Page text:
As a book addict I’ve kept nearly all of the books I had when I was a kid. I’ve got Enid Blyton, Nancy Drew books, some Golden books and of course numerous Dr Seuss books.
I’ve been reading them on and off to JJ for quite a while now and I love them. I love them for the silly rhymes they have.
‘"All mine!" Yertle cried. "Oh, the things I now rule!
I’m king of a cow! And I’m king of a mule!
I’m king of a house! And, what’s more, beyond that,
I’m king of a blueberry bush and a cat!
I’m Yertle the Turtle! Oh, marvellous me!
For I am the ruler of all that I see!"’
Reading out loud in rhyme is quite soothing and fairly easy unless you read Fox in Socks. JJ was given this for Christmas from a friend of ours. I was staying over at their place the night and being on holidays I’d had a couple of drinks. Not that I need to be on holidays to justify drinking. But I mistakenly decided to read JJ Fox in Socks after a couple of drinks and had great trouble getting my mouth around verse like this,
‘First, I’ll make a quick trick brick stack.
Then I’ll make a quick trick block stack.
You can make a quick trick chick stack.
You can make a quick trick clock stack.’
The illustrations also keep JJ interested as they are just about as silly as the rhyme is. And the premise of a story like Green Eggs and Ham is just nonsense. Who would eat green eggs. Yuk!
But of course it’s the message behind the books that really shines through for me as an adult and, I’m sure, to some extent younger readers.
Green Eggs and Ham was a great book for me to read to JJ when he was going through the I’m-not-going-to-eat-vegetables stage. Like the character in the book who will not even contemplate tasting the green eggs and ham JJ would not taste some of the foods I put on his plate. I’d read Green Eggs and Ham to him and afterwards say, ‘See, he didn’t want to eat them at first, but after he tried them he decided he did like them after all. If he can do it so can you.’ JJ eats nearly everything I give him now. I can’t say it’s just this book that did it. Other threats like no dessert probably helped things along somewhat.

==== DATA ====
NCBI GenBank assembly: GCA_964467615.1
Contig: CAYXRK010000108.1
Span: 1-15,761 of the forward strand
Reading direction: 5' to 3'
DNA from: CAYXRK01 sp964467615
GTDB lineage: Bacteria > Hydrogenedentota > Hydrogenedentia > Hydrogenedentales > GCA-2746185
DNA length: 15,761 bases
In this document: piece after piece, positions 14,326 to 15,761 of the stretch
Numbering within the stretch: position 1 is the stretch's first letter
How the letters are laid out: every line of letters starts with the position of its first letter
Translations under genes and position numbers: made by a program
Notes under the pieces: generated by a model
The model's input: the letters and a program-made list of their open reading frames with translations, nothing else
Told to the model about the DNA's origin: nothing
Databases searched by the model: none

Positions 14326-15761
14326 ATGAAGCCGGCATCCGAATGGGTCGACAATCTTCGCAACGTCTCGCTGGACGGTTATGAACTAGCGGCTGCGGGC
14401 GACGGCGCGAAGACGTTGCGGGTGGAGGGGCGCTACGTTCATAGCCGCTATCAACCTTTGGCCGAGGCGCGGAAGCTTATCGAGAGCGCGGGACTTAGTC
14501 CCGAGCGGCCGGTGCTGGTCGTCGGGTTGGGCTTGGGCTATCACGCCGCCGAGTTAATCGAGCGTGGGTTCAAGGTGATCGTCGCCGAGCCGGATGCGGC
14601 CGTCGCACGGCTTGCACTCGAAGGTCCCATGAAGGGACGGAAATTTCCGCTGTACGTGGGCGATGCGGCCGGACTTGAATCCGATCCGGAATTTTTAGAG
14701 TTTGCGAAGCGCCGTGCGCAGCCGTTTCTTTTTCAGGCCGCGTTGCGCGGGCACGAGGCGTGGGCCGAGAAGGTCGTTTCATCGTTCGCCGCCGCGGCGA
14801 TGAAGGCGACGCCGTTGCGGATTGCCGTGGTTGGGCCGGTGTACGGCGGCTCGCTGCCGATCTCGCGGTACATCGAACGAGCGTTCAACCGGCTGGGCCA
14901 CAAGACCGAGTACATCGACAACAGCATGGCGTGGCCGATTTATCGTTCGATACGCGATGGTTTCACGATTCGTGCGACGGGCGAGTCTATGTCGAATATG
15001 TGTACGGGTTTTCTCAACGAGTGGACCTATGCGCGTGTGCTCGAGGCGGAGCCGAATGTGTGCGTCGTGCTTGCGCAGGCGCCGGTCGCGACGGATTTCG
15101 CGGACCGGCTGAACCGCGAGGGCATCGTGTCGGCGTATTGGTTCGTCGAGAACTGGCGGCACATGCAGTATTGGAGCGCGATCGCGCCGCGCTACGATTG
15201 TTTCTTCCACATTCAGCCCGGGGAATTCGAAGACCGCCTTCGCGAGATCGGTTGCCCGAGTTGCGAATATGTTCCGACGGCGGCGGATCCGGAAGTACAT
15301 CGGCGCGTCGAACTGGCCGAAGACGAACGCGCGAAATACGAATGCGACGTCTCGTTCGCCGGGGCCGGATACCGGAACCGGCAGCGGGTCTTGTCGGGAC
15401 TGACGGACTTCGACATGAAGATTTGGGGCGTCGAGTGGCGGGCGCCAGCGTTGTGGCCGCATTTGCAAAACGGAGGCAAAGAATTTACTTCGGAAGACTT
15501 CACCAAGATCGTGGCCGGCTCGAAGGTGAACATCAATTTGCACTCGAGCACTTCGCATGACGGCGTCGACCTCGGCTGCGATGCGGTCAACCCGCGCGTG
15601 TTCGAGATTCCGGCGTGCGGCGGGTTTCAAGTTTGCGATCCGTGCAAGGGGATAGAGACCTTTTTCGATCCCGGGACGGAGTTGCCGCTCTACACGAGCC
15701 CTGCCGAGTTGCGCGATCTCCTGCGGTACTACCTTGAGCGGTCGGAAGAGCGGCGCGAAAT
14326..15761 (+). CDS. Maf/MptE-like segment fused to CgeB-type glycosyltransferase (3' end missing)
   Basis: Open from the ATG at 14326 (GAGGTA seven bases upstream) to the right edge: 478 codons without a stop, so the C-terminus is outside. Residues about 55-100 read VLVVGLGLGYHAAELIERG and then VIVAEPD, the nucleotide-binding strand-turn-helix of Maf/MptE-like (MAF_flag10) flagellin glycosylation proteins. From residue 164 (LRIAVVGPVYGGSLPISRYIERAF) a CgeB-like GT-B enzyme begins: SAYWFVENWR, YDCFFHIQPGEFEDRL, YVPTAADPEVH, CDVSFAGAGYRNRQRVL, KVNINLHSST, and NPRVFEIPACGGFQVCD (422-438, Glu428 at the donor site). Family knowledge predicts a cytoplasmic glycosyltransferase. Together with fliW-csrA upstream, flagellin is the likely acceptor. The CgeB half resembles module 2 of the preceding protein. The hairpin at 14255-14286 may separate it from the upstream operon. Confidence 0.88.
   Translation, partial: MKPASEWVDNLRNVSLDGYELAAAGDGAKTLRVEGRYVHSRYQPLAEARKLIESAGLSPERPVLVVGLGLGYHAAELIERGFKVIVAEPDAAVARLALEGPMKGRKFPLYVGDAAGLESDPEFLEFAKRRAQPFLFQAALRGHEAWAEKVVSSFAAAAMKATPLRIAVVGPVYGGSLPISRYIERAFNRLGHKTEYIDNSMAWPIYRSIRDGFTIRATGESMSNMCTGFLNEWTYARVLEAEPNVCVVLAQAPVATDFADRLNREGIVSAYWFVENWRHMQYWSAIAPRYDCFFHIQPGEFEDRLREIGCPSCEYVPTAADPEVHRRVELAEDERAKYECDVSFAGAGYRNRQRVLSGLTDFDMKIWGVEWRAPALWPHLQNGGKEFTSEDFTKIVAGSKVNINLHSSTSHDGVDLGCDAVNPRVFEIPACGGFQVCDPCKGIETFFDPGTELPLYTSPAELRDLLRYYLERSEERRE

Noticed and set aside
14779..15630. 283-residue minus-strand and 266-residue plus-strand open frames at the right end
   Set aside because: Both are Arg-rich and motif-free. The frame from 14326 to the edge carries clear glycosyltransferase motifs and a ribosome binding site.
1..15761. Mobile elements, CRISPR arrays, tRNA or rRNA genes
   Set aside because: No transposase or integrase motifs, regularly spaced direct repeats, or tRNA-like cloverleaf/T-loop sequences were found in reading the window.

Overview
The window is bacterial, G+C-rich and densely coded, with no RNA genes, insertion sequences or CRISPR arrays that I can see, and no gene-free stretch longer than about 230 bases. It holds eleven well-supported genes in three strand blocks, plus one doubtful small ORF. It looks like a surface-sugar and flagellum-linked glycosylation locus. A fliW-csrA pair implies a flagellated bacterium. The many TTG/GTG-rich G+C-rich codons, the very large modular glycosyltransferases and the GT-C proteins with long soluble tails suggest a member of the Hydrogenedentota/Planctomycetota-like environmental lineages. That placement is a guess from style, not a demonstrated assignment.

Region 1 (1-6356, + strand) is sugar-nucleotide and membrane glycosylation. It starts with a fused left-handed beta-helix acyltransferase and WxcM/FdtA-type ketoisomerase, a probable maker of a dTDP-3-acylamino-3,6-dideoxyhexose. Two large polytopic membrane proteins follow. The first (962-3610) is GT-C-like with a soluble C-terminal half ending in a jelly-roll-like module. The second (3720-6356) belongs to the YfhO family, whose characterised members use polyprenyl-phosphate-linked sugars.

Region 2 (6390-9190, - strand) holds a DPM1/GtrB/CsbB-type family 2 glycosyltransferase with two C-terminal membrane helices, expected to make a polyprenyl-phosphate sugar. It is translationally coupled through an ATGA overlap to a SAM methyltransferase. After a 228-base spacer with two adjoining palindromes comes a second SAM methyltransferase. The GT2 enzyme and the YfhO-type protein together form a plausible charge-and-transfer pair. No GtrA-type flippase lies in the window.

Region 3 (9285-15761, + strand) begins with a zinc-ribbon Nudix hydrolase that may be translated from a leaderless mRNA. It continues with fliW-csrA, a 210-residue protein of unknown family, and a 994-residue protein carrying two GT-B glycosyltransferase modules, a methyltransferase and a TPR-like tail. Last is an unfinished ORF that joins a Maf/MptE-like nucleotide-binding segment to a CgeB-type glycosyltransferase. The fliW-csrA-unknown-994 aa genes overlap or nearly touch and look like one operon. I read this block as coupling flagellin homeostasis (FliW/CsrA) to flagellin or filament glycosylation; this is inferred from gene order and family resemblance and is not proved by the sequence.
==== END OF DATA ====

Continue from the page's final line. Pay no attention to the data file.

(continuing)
The Yertle the Turtle the story is a great one about wanting more than you have and not being satisfied with what you do have. Yertle wants to survey more land than he can currently see from the rock in his pond and makes all his turtles stand on top of each other so he can reach a greater height. This works for a while but due to an uprising of the turtles below in the form of a hiccup from Mack, Yertle comes tumbling down from his perch and is king of the mud.
‘And the turtles, of course…all the turtles are free
As turtles and, maybe, all creatures should be.’
Before I went on my first overseas trip a friend gave me ‘Oh, the Places You’ll Go!’. I took it with me and even brought it back with me and now it sits in JJ’s bookshelf. It’s got great messages for the adult and the child reader whether travelling on holiday or just travelling through life.
‘And when things start to happen, don’t worry. Don’t stew.
Just go right along. You’ll start happening too.’
‘I’m sorry to say so but, sadly, it’s true
that Bang-ups and Hang-ups can happen to you.
You can get all hung up in a prickle-ly perch.
And your gang will fly on. You’ll be left in a Lurch.
You’ll come down from the Lurch with an unpleasant bump.
And the chances are, then, that you’ll be in a Slump.
And when you’re in a Slump, you’re not in for much fun.
Un-slumping yourself is not easily done.’
How true! Despite being in the Lurch, the waiting place, not having fun, or just being plain lonely you will get through it eventually and have fun. I love reading this book when I’m in a slump as it reminds me that I will come through the other end and be okay again. I think it’s a good message to send to kids as well that it isn’t all happy times, there are sad times but not to dwell on the bad times and focus instead on the good times.